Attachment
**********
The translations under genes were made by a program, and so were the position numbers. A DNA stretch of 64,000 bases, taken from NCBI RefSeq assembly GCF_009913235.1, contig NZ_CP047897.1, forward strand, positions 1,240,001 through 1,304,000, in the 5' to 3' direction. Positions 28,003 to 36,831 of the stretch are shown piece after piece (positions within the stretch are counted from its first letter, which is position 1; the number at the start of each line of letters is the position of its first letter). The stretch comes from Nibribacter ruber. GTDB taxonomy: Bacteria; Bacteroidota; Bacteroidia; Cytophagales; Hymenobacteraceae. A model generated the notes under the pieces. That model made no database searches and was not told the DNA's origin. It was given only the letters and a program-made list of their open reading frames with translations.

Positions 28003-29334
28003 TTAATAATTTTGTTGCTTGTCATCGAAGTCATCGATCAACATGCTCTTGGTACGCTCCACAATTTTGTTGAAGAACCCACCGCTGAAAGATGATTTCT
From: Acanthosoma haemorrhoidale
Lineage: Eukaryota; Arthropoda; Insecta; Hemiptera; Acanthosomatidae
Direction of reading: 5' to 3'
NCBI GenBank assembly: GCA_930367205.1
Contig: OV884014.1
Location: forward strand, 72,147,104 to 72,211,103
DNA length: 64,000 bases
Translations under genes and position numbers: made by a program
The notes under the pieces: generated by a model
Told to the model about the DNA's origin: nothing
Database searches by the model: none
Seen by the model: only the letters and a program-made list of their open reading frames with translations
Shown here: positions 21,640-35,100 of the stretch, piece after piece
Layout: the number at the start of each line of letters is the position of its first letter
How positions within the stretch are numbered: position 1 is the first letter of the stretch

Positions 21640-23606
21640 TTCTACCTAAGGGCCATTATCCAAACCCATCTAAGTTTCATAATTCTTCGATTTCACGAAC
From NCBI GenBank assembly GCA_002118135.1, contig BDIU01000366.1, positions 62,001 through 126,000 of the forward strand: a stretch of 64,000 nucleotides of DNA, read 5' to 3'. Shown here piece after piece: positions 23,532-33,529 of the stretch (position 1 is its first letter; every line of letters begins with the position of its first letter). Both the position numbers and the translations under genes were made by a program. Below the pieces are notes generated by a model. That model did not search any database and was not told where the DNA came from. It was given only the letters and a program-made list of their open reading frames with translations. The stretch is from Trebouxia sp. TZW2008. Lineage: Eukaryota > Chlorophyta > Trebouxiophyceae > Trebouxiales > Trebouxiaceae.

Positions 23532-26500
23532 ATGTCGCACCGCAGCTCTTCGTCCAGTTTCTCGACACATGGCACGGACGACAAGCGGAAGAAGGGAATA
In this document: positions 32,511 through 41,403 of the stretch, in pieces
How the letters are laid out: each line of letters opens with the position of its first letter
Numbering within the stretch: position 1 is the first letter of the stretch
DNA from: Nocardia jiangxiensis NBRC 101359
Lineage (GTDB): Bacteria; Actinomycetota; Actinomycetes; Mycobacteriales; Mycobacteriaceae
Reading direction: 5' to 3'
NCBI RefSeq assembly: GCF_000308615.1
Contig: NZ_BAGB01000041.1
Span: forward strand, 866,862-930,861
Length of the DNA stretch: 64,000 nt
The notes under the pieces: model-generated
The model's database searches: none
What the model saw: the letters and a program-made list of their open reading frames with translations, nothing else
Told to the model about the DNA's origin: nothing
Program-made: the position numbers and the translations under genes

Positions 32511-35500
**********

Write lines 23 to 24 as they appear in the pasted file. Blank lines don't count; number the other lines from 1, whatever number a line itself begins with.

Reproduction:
23532 ATGTCGCACCGCAGCTCTTCGTCCAGTTTCTCGACACATGGCACGGACGACAAGCGGAAGAAGGGAATA
In this document: positions 32,511 through 41,403 of the stretch, in pieces